Many pathogenic bacteria utilize specialized secretion systems to deliver proteins called effectors into eukaryotic cells for manipulation of host pathways. The vast majority of known effector targets are host proteins, whereas a potential targeting of host nucleic acids remains little explored. There is only one family of effectors known to target DNA directly, and effectors binding host RNA are unknown. Here, we take a two-pronged approach to search for RNA-binding effectors, combining biocomputational prediction of RNA-binding domains (RBDs) in a newly assembled comprehensive dataset of bacterial secreted proteins, and experimental screening for RNA binding in mammalian cells. Only a small subset of effectors were predicted to carry an RBD, indicating that if RNA targeting was common, it would likely involve new types of RBDs. Our experimental evaluation of effectors with predicted RBDs further argues for a general paucity of RNA binding activities amongst bacterial effectors. We obtained evidence that PipB2 and Lpg2844, effector proteins of Salmonella and Legionella species, respectively, may harbor novel biochemical activities. Our study presenting the first systematic evaluation of the RNA-targeting potential of bacterial effectors offers a basis for discussion of whether or not host RNA is a prominent target of secreted bacterial proteins.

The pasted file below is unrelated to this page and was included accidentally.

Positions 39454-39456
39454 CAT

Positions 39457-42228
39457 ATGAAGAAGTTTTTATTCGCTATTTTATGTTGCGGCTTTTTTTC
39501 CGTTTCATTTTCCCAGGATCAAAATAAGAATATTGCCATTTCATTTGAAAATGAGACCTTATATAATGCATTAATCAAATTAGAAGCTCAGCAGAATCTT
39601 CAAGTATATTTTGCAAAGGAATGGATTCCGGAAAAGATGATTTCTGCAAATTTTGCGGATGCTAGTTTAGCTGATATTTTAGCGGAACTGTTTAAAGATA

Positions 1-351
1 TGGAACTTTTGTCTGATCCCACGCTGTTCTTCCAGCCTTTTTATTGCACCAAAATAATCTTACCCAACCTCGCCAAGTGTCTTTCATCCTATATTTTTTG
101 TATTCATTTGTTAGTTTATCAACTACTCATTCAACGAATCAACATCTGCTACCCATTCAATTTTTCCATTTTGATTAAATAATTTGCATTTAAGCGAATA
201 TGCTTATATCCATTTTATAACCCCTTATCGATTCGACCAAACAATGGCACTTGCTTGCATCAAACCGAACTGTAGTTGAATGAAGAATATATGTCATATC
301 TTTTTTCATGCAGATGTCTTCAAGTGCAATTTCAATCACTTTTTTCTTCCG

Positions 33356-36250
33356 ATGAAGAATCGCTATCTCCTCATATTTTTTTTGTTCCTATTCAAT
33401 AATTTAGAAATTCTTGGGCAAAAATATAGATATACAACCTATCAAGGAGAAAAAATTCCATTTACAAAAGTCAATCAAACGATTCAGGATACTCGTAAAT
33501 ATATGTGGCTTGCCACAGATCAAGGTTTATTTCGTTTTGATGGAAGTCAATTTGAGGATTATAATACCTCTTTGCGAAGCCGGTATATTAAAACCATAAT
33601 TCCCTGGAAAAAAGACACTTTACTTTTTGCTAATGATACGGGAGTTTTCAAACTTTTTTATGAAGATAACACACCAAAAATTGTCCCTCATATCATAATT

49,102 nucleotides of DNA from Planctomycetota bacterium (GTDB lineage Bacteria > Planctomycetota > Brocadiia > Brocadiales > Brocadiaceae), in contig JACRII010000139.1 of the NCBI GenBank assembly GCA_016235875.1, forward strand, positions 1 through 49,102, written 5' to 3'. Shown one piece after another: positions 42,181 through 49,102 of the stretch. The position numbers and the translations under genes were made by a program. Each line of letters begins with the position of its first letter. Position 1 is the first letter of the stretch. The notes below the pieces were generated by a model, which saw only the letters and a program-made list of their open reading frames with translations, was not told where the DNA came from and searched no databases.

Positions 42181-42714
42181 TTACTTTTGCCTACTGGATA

• Trans-Acting Small RNAs and Their Effects on Gene Expression in and Escherichia coli and Salmonella.

      Hör, Jens; Matera, Gianluca; Vogel, Jörg; Gottesman, Susan; Storz, Gisela; HIRI, Helmholtz-Institut für RNA-basierte Infektionsforschung, Josef-Shneider Strasse 2, 97080 Würzburg, Germany. (ASM, 2020-03-20)